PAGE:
Jam Notes Guide: Terraform Templates, Tips, and Integrations

A summary of our first 3 Jam sessions, focusing on Terraform templates, general tips, and integrations

JUN 18, 2021 | JESSICA ERDMAN
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If you've been following our journey at InfraCode, you know that we are dedicated to providing useful, actionable tips to our readers. In this guide, we'll summarize our Jam sessions, bringing you advice and ideas from DevOps professionals.

If you're looking to discuss these ideas with others in the industry, we encourage you to join our Slack to continue the conversation.

In this article, we'll summarize:

  • The three top Infrastructure as Code best practices
  • Common Terraform template mistakes
  • Terraform and Kubernetes--tips to use it

The three top Infrastructure as Code best practiceslink icon

It's hard to ignore the fact that Infrastructure as Code is abundant in DevOps--and it's a word that gets thrown around often, perhaps with not enough thought given to its implications and use. In fact, we'd even recommend taking a step back to consider the implications of DevOps in general--is your team truly committed to DevOps (both the people and the process)? If not, we recommend structuring your team in that allows for DevOps philosophies to thrive (less siloes, more efficiencies).

In our conversation on Infrastructure as Code best practices, similar ideas were echoed. Reusability was another important theme voiced by our speakers--and knowing how to recognize when code is reusable can be an important key to success on DevOps teams.

The top three tips for Infrastructure as Code include:

1. Consider immutable infrastructure

While reusability and flexibility are great words when it comes to Terraform, it's also important to consider underlying immutable infrastructure, where cloud resources cannot be changed after deployment. This allows some degree of consistency in a world of Infrastructure as Code.

2. Know the structuring of Infrastructure as Code.

The tree view snippet of Infrastructure as Code shows the hierarchy:

Tree view snippet below:

$ tree terraform_project/

terraform_project/

├── dev

│ ├── main.tf

│ ├── outputs.tf

│ └── variables.tf

├── modules

│ ├── ec2

│ │ ├── ec2.tf

│ │ └── main.tf

│ └── vpc

│ ├── main.tf

│ └── vpc.tf

├── prod

│ ├── main.tf

│ ├── outputs.tf

│ └── variables.tf

└── uat

├── main.tf

├── outputs.tf

└── variables.tf

With this map, you can begin to understand the overall structure of your Infrastructure as Code.

3. Don't re-invent the wheel--look for efficiencies where they exist.

For example, by using reusable Terraform modules, you can create/replicated cloud resources and not spend time copying code. These Terraform modules can be used across environments. The same is true for shared modules--there are already existing Terraform modules created by HashiCorp that you can use. Don't waste time re-inventing the wheel when these efficiencies already exist and are ready for you to use.

To read the full list of Infrastructure as Code tips and get an overview, check out the article in full.


Common Terraform Template Mistakes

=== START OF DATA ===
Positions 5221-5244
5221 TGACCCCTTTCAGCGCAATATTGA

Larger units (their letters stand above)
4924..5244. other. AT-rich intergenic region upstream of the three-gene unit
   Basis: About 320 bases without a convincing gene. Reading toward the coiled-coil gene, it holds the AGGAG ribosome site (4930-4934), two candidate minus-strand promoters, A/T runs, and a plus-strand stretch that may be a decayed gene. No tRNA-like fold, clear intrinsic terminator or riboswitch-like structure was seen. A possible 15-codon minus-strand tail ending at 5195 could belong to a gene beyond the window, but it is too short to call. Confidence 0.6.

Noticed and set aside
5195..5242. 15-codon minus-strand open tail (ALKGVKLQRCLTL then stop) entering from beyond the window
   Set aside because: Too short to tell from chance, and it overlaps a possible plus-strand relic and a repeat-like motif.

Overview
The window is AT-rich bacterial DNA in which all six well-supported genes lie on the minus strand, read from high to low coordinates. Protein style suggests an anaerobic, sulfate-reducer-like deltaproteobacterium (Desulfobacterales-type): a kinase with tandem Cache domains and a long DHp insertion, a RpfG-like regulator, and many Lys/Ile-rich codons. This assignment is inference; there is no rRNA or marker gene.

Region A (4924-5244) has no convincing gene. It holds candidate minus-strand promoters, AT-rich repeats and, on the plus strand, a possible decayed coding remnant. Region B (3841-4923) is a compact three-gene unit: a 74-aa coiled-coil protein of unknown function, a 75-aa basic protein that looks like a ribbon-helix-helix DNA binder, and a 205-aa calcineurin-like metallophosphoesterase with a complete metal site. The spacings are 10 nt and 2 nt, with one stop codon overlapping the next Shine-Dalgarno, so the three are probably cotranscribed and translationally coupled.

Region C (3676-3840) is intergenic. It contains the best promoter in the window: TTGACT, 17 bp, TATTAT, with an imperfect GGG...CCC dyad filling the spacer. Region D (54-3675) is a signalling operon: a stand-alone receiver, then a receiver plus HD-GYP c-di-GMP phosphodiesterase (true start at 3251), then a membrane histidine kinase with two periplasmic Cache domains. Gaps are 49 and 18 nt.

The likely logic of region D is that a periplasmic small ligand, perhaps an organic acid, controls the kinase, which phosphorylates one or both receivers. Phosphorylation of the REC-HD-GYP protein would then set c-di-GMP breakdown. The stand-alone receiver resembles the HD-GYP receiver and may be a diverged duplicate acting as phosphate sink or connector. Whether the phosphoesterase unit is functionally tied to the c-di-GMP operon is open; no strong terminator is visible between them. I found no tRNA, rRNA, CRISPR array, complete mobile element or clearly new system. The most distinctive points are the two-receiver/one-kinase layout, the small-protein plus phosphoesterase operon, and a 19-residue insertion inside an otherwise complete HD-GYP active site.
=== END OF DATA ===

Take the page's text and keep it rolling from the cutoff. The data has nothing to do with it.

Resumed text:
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A Terraform template should be well-laid out and organized in a way that's easy to use. And, by separating the Terraform template based on modules, it can ensure that teammates across departments can work on the templates remotely.

If you need to do something twice, build a Terraform template.

Looking for more Terraform template advice? Our Jam notes from our Terraform template session discuss in-depth advice. You can access it here.

The most common Terraform template mistakes include:

-Building a single Terraform template. While it may seem easier to just write one file, if you make a mistake and need to run the Terraform destroy command, you're going to take down your entire team's infrastructure. By building multiple Terraform templates, you can keep your overall infrastructure safe from this risk.

-Not thinking about your data. There's persistent and non-persistent data (data which can't be deleted versus deletable data). Plan ahead and think about different types of data.

-Not treating Infrastructure as Code as...code. Because Infrastructure as Code is still code, you still need to put it in a repository, test it, and use the code in a pipeline.

You can find more Terraform template advice here.

Terraform and Kubernetes--Tips to Uselink icon

Kubernetes is easily misused--and it can be tempting to jump into Kubernetes without considering its implications. In a recent Jam discussion, we asked about Kubernetes misuses, and general DevOps advice. To see the full conversation, check out our article in full.

If you're wondering if Kubernetes is right for your project, we have this piece of advice for you:

Don't start with Kubernetes. Don't even start with serverless. Build your app and then see whether Kubernetes or serverless is right for your product. But, don't work backward from Kubernetes.

And--another huge mistake (arguably not only for Kubernetes, but for all of DevOps): chasing buzzwords and buzzworthy tools. If you don't have a good reason for using Kubernetes (or any other tool)--don't use it.

While DevOps isn't necessarily hard, it can be complex, and with many tools available, it can be tempting to take a tool-first approach to DevOps. It's vital to take a step back and assess your project holistically before jumping into any approach--whether it's Kubernetes, Terraform, or the latest product on the market.

Read the full (and fascinating) conversation about Terraform and Kubernetes here.

As we continue to have frank discussions about DevOps and Terraform, we invite you to follow along. We encourage you to join our Slack to continue the conversation.